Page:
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Will Burger King's Nightmare King give you bad dreams?

Just watching this burger can be all that is required to give you fast-food nightmares. It has after all a…

Just watching this burger can be all that is required to give you fast-food nightmares.

It has after all a moldy green bun.

This Halloween-themed burger – known as “Nightmare King” – will be featured at selected Burger King restaurants for a limited time later in the month. But beware, this burger does not just look scary.

“The Nightmare King increases your chances of having nightmares by 3.5 times,” Burger King said with a YouTube video that promotes the burgher. It is according to the results of a “clinical study”, says the statement.

The fast food chain said it worked to prove that Nightmare King could actually give you nightmares because of its “unique building.” The burger contains a “mixture of proteins like bacon, chicken and beef”, as well as some ozzy cheese.

“The hypothesis was that this new burger could cause nightmares,” said the brand. “So, the BURGER KING® brand turned to science to validate this.”

And it did according to a press release from the brand:

“BURGER KING® Brand creates a Halloween Sandwich clinically proven to induce Nightmares.”

Burger King conducted in partnership with Paramount Trials, Florida Sleep & Neuro Diagnostic Services , Inc. and Goldforest Inc. Clinical, scientific sleep study with 1

00 participants (or victims) over 10 nights according to press release.

Each participant ate the nightmare king before he went and started, the release and doctors and researchers tracked different signals while they were sleeping.

“According to previous studies, 4% of the population experience nightmares in a certain night,” said Jose Gabriel Medina, a specialist somnologist and the study’s chief physician, according to the statement. “But after eating the nightmare, the data from the study showed that the presence of nightmares increased by 3.5 times.”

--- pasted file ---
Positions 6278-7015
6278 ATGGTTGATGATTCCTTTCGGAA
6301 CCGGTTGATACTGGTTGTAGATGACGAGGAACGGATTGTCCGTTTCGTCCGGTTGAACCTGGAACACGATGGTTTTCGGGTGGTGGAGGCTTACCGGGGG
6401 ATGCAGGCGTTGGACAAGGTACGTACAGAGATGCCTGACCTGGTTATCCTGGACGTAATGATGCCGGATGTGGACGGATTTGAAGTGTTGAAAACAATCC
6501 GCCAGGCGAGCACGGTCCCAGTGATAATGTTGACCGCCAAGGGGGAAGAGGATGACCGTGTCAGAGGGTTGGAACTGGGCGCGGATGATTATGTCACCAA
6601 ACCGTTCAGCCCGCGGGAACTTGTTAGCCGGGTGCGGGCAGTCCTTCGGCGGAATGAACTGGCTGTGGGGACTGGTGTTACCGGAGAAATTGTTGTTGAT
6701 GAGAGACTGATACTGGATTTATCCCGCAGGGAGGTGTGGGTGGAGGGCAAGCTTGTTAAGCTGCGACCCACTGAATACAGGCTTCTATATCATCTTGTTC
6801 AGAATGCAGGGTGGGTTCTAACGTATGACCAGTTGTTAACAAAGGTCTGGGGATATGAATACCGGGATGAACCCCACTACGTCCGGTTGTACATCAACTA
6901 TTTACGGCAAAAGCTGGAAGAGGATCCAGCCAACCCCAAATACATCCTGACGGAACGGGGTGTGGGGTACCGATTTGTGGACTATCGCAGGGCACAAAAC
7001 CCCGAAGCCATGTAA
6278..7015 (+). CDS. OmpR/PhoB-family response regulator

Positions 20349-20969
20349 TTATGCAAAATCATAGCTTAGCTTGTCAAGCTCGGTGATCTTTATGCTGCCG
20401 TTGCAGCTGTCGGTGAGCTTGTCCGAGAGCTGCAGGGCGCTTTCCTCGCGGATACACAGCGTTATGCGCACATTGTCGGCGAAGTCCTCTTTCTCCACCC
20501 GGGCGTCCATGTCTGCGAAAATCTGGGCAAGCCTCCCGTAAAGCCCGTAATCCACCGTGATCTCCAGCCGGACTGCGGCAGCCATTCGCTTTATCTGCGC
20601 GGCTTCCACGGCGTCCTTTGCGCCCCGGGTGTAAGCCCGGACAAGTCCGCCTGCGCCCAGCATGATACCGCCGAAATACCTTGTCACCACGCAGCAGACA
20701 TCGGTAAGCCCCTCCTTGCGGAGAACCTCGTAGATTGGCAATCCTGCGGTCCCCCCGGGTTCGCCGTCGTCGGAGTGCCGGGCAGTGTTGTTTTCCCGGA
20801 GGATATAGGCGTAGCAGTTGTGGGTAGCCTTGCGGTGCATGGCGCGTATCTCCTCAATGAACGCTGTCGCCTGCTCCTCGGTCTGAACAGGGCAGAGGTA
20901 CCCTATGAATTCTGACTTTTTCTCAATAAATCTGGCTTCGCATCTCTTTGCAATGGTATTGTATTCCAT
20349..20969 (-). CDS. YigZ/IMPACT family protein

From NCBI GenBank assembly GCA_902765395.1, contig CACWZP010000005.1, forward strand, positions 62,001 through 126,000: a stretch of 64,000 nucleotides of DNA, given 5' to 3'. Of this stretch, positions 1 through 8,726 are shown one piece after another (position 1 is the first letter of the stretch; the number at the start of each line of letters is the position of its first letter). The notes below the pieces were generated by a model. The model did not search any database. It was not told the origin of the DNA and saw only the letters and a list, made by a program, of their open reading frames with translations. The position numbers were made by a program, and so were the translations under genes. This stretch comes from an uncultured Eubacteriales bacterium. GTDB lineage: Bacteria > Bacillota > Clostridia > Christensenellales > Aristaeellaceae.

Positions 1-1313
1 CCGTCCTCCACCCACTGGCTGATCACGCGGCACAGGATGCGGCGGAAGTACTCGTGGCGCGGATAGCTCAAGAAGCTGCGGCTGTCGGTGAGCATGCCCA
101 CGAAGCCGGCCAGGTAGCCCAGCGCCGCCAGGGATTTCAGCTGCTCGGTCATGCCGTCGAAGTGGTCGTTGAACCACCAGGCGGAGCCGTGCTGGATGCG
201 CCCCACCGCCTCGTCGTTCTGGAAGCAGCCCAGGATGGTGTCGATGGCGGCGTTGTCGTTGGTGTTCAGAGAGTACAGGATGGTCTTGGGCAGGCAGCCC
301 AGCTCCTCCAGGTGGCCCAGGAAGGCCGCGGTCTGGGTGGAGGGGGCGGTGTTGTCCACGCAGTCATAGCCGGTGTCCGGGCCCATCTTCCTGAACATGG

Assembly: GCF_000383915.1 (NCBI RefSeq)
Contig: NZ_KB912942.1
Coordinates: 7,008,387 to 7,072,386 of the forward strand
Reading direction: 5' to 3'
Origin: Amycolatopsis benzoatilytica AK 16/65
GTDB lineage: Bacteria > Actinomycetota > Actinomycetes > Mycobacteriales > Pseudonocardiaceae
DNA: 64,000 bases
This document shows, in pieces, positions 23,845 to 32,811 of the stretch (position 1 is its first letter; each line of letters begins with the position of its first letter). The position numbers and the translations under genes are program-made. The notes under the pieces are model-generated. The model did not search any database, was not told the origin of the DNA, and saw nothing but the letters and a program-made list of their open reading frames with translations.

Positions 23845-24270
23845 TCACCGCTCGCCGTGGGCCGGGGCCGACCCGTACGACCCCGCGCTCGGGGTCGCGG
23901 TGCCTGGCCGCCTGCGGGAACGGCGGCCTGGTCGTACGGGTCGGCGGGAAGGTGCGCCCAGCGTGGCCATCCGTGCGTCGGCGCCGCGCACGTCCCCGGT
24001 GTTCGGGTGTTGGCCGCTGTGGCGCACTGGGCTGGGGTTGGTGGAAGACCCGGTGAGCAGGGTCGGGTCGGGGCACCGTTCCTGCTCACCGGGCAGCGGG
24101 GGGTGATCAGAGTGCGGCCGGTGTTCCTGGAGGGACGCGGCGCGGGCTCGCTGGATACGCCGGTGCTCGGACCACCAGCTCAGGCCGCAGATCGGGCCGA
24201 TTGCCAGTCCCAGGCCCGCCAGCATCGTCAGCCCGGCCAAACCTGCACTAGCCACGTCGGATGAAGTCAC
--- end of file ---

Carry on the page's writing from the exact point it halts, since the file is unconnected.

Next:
In the campaign video, a participant said that someone in his dream turned into a green baked burger.

“The burger was then transformed into the figure of a worm,” she said.

Another participant said aliens began to attack the boat he was wearing during his bad dream.

Medina said that the burgher could cause nightmares because of the protein and cheese combination. He said that it leads to “an interruption in the subject’s Rapid Eye Movement cycles, under which we experience the majority of our dreams.”

But how scientific was the clinical study? And can you trust it?

Maybe not, according to LiveScience.

“In fact, the civil chain’s chain investigated whether the green-bottomed combination of chicken steak and bacon jar caused nightmares were not intended to prove anything clinically or not,” reported LiveScience. “And what little information on food and nightmares suggests that fast food should immediately reduce bad dreams.”

A 2015 study published in psychological limits showed that people who prefer fast food actually reported fewer dreams and nightmares than those who preferred organic foods.

“Participants who expressed a preference for fast food reported less frequent dream recall, as well as fewer recurring dreams, nightmares and sexual dreams,” said the study.

In an article 2015 Psychology Today, Michelle Carr with the Dream Factory tried to determine if certain foods can cause bad dreams.

“While the authors found evidence that people believe the food can start bizarre or disturbing dreams, most commonly accusing dairy, if these dreams are actually caused by” power of cheese “or simply failing beliefs, remains to be seen,” said she.

LiveScience also reports that since all 100 participants ate the burgers there was no control group for comparison.

“No control group, the study can not prove anything about the citizen’s effect on nightmares,” LiveScience reported. Control groups are an “essential part of the scientific method,” wrote Matheus Melo Pithon in evidence-based orthodontics.

No matter, Burger King is in clinical study, and the brand leaves its customers with this statement:

“Warning: Keep at your own risk. You have been warned.”

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